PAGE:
Last week Dan Loeb, the founder of hedge fund Third Point, took to Twitter to post an existential thought: “We are born alone; we die alone; and, we face bear markets alone.”
But whatever worries he may have about 2022’s dreary markets, there is one place Loeb is not alone: He just made an annual list of “the world’s greatest money managers” for the first time ever. Loeb comes in at number 20, the bottom of the list, which is compiled annually by Rick Sopher, chairman of LCH Investments in London. It calculates how much money investors took home from the hedge funds both during the past year and since they opened their funds.
Loeb made $3.3 billion for his investors last year and has made $18.8 billion since launching his hedge fund in 1995, according to the just-released report. The hedge fund firm has $16.5 billion in assets, lower than all others on the list except for King Street, which has $11.5 billion and came in nineteenth.
Sopher attributed the gains to Third Point’s “opportunistic and flexible approach, combined with some spectacular successes with small private investments that recently went public.”
Other newcomers to the list are three portfolio managers at Davidson Kempner: Marvin Davidson, Thomas Kempner, and Anthony Yoseloff. That firm comes in at number 18, having made $2.4 billion for investors in 2021 and $19.6 billion since its hedge fund’s in 1983. It now has $29.5 billion under management. Davidson Kempner has “successfully exploited asset-driven and credit opportunities over the long term,” Sopher said in a release accompanying his rankings.
But the top of the list didn’t change that much. Not surprisingly, the big dollar gains are usually made by funds running the most assets.
The all-time number one is still Ray Dalio’s Bridgewater Associates, with total gains of $52.2 billion since 1975. But Bridgewater’s returns in 2021 were only $5.7 billion (on assets under management of $99.2 billion) — lower than five other managers last year.
Last year’s top gains were made by Chris Hohn’s $44.4 billion TCI Fund Management, which earned $9.5 billion for investors, boosting its total earnings to $36.5 billion since inception. “This is not a surprise as the manager’s strategy of holding equities on a concentrated basis, with a heavy net long bias, was well adapted to market conditions,” Sopher said.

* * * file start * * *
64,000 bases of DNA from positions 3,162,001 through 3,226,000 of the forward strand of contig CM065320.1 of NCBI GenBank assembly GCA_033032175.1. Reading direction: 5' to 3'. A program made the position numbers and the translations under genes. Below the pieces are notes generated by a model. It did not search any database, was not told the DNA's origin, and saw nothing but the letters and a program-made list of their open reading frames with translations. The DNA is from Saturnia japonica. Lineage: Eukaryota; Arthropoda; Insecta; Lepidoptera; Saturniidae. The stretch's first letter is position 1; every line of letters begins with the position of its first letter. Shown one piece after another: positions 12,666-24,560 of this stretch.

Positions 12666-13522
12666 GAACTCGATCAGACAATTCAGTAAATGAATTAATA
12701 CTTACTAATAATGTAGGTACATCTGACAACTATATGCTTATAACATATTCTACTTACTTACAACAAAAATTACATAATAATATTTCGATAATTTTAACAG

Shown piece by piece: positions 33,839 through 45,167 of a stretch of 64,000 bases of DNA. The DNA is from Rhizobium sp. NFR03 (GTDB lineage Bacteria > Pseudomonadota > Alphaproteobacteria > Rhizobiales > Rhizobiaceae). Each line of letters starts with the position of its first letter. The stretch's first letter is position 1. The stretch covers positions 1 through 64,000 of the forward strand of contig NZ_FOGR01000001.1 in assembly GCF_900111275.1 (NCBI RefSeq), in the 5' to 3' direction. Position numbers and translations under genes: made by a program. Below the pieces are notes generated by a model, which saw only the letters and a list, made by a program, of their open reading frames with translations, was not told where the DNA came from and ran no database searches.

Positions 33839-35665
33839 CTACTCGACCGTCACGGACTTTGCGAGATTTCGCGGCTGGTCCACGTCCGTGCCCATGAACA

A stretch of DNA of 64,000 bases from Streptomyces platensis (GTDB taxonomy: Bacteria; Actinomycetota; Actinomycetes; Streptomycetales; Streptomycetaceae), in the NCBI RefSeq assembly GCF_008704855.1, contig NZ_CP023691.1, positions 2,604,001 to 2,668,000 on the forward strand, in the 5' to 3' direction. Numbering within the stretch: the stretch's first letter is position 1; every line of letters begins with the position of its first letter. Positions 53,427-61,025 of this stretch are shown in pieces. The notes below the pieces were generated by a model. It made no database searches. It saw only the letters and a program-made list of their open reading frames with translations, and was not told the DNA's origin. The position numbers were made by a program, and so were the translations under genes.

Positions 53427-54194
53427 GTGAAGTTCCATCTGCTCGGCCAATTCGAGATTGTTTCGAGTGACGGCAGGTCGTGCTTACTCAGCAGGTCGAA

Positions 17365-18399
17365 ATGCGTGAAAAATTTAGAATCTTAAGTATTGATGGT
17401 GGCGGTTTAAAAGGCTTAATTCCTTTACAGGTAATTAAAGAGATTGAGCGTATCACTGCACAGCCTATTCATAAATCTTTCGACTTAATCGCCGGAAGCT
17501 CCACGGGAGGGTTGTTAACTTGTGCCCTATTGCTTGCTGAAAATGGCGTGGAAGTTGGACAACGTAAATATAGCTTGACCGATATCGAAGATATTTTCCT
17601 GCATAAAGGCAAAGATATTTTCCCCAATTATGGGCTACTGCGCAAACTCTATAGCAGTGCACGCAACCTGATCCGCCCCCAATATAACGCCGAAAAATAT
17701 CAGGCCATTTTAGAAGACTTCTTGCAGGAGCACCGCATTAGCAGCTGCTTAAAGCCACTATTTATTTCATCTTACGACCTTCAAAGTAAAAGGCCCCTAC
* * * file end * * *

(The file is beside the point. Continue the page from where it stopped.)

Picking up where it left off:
Hohn jumped in the rankings as a result, rising to ninth from thirteenth the prior year.
The most profitable strategy on the list was multi strategy, with Citadel, D.E. Shaw, and Millennium making the biggest gains, Sopher added. They generated $21 billion in net gains out of the $65.4 billion made by the top 20 managers.
Ken Griffin’s Citadel made $8.2 billion for investors despite being drawn into the drama surrounding GameStop. This allowed Griffiin to jump from fourth to second place in the all-time ranking, with earnings of $50 billion since the hedge fund’s launch in 1990. Citadel now has $43.7 billion under management.
The next biggest winners last year were D.E. Shaw and Izzy Englander’s Millennium, which both made $6.4 billion for investors in 2021. The $38 billion D.E. Shaw jumped from fifth to fourth place in the all-time ranking, with total gains of $43.7 billion for investors since its launch in 1988.
Millennium, with $52 billion under management, jumped to fifth place with $42.2 billion in net gains since its 1989 inception.
Long/short managers fared worse last year, Sopher said, attributing this to a difficult environment for short selling and “low net exposure” to equity markets.
One of the biggest losers in the ranking for last year was Steve Mandel’s $31 billion Lone Pine, which which was flat last year. Still, Mandel is number six in the all-time ranking — down from third place — with $42.2 billion in net gains since the hedge fund was launched.
Other losers included David Tepper’s Appaloosa, which fell to thirteenth from twelfth, having made only $2.1 billion for investors in 2021. Another was Chase Coleman’s Tiger Global, which fell two notches, to sixteenth place, after losing $1.5 billion. Coleman was the only one of the top 20 managers who lost money last year.
Since these 20 managers started their firms, they’ve collectively earned investors $677 billion. They accounted for almost 20 percent of all money managed by hedge funds at the end of 2021, with an average return on assets of about 10.5 percent last year, Sopher said.